The authors do an excellent job of showing how the Allies were able to use their material superiority to best advantage and defeat the Luftwaffe. Counterintuitively, the main advantage gained by the strategic bombing program was the defeat of the Luftwaffe. It was only when the bombers started hitting important targets in Germany accompanied by escort fighters that the German fighters had to fight at unequal terms.Great description of how the air war was won.
Account of the Achievement of Air Superiority Over Germany
Published by Thriftbooks.com User , 23 years ago
If one wishes to learn about the contributions of the US ArmyAir Forces in Europe during World War II, the literature is repletewith books and articles about strategic precision daylight bombing. However, in To Command the Sky, the authors have broken from the strategic bombing mold to inform us of how air superiority was achieved, and how important that victory was to allow the Allied forces to not only carry out their strategic bombing mission, but also to prepare the battlefield for D-Day. Indeed, without air superiority over the landing areas, the D-Day invasion of the continent would have certainly been more costly, if not impossible to achieve. This excellent book recounts how the Luftwaffe was defeated through a combination of strategic bombing and, more importantly, attrition of the Luftwaffe planes and pilots. Although the book begins with a brief history of military aviation and doctrine, the highlight for this reviewer was the chapter dedicated to training, especially since the authors look at both the American and German programs. Flaws in the German training programs directly contributed to their aerial defeat in 1942 - 1944. Due to the prohibition to maintain a German air force by the Treaty of Versailles after WW I, the Luftwaffe started training its pilots in Russia and Italy during the 1920s and 1930s. By the time Hitler announced to the world the existence of the Luftwaffe in 1935, he had established a formidable force. For myriad reasons though, problems consistently nagged the Luftwaffe and ultimately led to its defeat. These included a lack of training planes, a lack of qualified instructor pilots, little instrument flying time, and shortages of aviation fuel. The authors develop these shortfalls throughout the book and keep coming back to the conclusion that inadequate training was a major factor in the Luftwaffe's demise. Two other aspects of the battle for air superiority that the authors examine are the realizations that fighter escort would be needed to defend the bombers on their strategic strikes, and attrition warfare would be needed to defeat the Luftwaffe. Despite the fact losses from attrition warfare were high, the Allied commanders were willing to accept them knowing that replacement aircraft and qualified pilots were readily available. Overall, I thoroughly enjoyed reading To Command the Sky as I felt it gave a truly balanced account of how fighters and bombers were both needed to achieve air superiority and bring about the defeat of the Luftwaffe. Lastly, the authors' insight into some of the key commanders (Eaker, Doolittle, Spaatz, Arnold) thinking was especially enlightening and appreciated. It put the struggles they faced in commanding such a large force in perspective, especially with regard to the D-Day timeline under which they operated. I believe To Command the Sky is a must read for anyone wishing to study the air campaign against Germany during World War II.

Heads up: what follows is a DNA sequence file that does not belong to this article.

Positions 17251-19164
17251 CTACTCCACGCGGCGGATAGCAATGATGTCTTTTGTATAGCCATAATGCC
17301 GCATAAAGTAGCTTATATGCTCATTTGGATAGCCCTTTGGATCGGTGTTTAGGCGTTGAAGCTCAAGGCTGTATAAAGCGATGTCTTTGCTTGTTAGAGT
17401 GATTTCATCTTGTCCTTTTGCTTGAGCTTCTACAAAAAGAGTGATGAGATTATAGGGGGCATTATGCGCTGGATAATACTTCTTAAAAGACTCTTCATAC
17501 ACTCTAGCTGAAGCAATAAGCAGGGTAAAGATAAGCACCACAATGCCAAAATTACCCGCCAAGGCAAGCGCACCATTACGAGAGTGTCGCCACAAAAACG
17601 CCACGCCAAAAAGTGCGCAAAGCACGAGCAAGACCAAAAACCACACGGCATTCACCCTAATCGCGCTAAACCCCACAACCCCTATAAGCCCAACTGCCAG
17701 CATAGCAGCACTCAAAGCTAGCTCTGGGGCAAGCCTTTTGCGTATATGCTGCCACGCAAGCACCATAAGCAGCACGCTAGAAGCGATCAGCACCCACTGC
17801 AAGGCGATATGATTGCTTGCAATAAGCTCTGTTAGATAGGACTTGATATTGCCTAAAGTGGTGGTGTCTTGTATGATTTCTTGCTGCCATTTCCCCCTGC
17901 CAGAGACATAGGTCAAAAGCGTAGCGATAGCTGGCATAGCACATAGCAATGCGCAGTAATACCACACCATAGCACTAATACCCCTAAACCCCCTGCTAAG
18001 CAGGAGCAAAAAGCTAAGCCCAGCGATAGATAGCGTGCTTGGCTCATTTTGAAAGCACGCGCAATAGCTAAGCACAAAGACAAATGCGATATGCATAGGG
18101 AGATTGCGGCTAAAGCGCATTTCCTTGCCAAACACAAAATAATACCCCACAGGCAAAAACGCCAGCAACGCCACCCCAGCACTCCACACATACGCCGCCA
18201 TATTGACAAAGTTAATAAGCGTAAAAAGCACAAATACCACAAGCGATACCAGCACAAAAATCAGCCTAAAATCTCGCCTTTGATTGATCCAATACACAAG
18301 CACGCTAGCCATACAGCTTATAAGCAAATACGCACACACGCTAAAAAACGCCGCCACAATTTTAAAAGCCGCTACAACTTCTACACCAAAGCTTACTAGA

ThriftBooks sells millions of used books at the lowest everyday prices. We personally assess every book's quality and offer rare, out-of-print treasures. We deliver the joy of reading in recyclable packaging with free standard shipping on US orders over $15. ThriftBooks.com. Read more. Spend less.